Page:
We all have behavioural patterns that we follow in life. Ones that we have picked up during and since childhood that dictate the way that we see the world, the things that we choose to do and the outcomes based on our actions.
They cover all areas of your life, including your work, your social life and the one I will be talking a bit more about here – your intimate relationships.
From the moment we are conceived we begin our first relationship as we are influenced by the environment that our mother is living in. Whatever she experiences, in some way the new you, on your way into the world is impacted.
You have inherited genes that will in some way inform your personality and the way that you react to certain things in life, but the most dramatic impact is still yet to come. The way you ‘do’ relationships will be heavily influenced by the relationships you have as you enter the world as a new born baby.
From the very moment you are born, you are looking to connect to someone in order for you to feel safe, protected and loved.
As you go through childhood the way that relationships play out around you and more importantly how you start to see your role in them will determine how you form your own way of relating.
We all have needs as a child (and throughout our lives) and how these are met, or not met, will create your relational pattern.
If you are starved of affection, you are likely to do what you can to find it. How you do this will become hardwired over time and become your ‘go to’ way to gain affection.
If you are loved, cared for and supported then you will feel emotionally safe and create a secure or organised attachment with those caring for you and with yourself.
If not, you are going to develop an insecure or disorganised attachment with others and this will play out in your subconscious for the rest of your life, or until you recognise it and get the help you need to organise and give you the security you need.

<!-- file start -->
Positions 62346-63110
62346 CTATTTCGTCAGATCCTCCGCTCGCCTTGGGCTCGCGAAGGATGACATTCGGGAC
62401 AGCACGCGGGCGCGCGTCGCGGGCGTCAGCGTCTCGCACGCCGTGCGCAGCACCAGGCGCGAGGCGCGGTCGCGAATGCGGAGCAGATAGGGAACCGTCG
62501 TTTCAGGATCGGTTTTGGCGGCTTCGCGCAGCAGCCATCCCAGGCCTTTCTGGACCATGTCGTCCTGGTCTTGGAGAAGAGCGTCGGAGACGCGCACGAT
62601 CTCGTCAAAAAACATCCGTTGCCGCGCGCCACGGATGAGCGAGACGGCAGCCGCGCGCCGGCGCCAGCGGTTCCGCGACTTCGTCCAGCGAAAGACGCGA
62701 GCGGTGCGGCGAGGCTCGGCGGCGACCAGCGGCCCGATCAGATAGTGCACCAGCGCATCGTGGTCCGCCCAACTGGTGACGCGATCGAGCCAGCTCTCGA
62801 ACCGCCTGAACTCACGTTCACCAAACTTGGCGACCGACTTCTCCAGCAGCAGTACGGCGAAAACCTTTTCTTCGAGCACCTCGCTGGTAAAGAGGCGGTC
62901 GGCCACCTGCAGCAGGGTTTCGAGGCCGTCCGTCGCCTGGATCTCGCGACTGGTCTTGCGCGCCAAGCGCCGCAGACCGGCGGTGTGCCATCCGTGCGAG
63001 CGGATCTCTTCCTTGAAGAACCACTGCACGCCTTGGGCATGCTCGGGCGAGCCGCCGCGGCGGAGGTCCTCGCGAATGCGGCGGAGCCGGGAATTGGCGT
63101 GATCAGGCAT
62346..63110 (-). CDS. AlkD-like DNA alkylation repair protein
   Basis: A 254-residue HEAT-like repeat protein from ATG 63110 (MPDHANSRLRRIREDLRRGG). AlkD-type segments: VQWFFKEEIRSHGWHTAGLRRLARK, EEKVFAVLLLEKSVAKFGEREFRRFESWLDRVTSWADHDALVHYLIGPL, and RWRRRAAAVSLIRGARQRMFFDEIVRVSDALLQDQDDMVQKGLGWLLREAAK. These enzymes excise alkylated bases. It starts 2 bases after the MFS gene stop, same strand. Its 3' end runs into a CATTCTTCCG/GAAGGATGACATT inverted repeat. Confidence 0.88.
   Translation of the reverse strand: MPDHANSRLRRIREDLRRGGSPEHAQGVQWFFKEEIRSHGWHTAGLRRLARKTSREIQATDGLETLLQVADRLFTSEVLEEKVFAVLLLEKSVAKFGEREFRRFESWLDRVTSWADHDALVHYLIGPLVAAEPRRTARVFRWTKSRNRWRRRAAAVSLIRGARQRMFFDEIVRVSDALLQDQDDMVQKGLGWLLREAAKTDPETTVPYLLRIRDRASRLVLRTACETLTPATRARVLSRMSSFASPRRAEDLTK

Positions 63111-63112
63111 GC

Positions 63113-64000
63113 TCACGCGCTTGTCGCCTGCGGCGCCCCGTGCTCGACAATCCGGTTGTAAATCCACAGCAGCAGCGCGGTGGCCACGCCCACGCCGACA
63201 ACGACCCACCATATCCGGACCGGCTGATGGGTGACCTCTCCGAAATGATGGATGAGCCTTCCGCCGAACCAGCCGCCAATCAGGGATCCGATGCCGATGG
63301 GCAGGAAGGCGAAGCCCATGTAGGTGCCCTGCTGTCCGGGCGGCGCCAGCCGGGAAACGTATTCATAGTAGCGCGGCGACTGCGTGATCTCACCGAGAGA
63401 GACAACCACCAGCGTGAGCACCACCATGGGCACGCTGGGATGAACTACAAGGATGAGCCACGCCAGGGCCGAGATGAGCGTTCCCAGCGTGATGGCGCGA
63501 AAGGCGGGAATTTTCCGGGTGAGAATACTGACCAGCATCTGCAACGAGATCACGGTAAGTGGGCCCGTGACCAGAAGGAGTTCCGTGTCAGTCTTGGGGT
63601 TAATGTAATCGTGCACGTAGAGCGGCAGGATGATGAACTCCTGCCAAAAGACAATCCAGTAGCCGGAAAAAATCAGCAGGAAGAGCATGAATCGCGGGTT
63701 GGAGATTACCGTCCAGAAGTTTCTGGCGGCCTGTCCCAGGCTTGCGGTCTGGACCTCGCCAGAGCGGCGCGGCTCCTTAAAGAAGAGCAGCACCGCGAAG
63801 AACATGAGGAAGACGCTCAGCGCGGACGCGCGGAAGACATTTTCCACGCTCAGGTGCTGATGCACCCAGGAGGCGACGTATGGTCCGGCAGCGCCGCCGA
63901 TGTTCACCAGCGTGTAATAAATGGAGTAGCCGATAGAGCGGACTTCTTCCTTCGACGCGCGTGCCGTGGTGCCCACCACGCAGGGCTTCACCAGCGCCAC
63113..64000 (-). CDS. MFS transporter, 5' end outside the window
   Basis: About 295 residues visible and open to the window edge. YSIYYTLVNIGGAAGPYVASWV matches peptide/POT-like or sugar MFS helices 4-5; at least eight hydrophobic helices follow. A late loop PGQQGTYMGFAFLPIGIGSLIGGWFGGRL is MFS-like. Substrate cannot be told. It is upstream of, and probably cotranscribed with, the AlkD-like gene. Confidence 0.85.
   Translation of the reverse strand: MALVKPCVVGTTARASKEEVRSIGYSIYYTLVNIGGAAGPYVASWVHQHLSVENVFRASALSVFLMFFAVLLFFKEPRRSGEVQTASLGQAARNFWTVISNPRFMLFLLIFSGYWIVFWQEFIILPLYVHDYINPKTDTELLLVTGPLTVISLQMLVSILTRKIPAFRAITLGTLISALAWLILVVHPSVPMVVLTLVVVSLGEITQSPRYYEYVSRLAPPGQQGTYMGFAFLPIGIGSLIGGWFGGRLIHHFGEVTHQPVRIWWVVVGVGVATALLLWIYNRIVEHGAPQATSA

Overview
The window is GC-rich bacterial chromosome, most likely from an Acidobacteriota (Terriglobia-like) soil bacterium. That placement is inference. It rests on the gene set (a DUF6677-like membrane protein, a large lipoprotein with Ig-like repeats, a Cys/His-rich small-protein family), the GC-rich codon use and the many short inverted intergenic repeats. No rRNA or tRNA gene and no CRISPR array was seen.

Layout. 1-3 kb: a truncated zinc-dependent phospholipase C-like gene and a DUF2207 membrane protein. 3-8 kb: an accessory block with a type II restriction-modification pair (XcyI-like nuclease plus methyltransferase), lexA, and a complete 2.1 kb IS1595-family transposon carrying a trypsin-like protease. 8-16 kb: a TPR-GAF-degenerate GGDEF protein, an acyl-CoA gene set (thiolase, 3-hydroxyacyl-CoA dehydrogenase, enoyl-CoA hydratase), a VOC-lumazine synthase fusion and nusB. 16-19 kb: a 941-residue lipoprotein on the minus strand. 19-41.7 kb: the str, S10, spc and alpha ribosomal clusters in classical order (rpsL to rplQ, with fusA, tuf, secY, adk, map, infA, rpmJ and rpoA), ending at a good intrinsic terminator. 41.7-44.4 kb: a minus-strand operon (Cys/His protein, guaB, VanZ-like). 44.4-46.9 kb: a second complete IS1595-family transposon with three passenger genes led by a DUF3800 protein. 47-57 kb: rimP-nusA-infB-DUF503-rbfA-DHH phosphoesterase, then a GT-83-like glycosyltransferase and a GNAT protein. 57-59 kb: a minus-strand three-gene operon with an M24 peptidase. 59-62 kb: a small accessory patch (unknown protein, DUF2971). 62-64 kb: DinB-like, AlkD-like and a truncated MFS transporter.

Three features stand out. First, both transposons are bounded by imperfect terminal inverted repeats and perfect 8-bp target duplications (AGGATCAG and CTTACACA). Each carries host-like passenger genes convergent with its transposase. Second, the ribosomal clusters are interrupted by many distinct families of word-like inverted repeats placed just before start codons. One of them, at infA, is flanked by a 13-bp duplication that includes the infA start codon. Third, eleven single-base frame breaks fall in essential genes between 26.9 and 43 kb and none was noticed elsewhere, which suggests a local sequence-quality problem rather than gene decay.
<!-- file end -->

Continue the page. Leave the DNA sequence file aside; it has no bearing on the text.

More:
As I grew up, I developed an avoidant attachment style. I didn’t trust that love and affection was permanent and my connections to my parents were short lived and volatile.
I decided that there must be something wrong with me and that if I was going to gain any form of affection then I needed to keep my parents happy. This was obviously a road to nowhere, as I wasn’t responsible for their happiness and they would be as they were going to be regardless of me and what I did.
Growing up with parents with their own unresolved issues led me to feel confused about my own value along with having a desire to fit in and not create a healthy sense of self.
As I got older, I continued to choose relationships where I always felt I had to give and received very little in return, being with people that just couldn’t be there for me. The more I did this, the more it became a subconscious action and so my relational pattern was set!
As mentioned, these types of patterns can occur in all areas of your life, based on the experiences you have.
It was only when I was writing my first book that I realised that I was indeed still following some of these patterns.
I had always chosen relationships where I had to chase affection but didn’t really want it as I wouldn’t know what to do with it if it was there and then would run from it when it was (avoidant). I needed to meet my need of not being good enough and my perception that deeper connection was unhealthy and unsafe (massively disorganised). My emotional ‘safe space’ was to be on my own, as it was when I was a child. And there was always an underlying tension and volatility.
When I met my wife (now separated), I thought I had changed my pattern, but it turns out I hadn’t. I had moved away from the need to please and the volatility, but had still chosen someone I didn’t need to connect to completely. Rather than the anxious avoidant types I had been attracted to in the past, she ended up being an avoidant like me… and gradually we just avoided each other enough and grew apart.
As we come out of, what we hope will be, our final lockdown, it is a good time to reflect on the health of your relationships. Are you with the right person now? Or do they trigger any of the things mentioned above?
Will the next person be the right person for you if you don’t explore your own relational styles or will you keep choosing people that trigger these problems?
I would suggest that you figure out your own pattern, your own attachment style, your own ‘safe space’ and then decide if they serve you any positive purpose. If not then put things in place that allow you to experience the connection that you craved for when you first entered this world, creating something secure, organised and deeply connected.
Be good to yourself.
Featured Image by Kelly Sikkema on Unsplash
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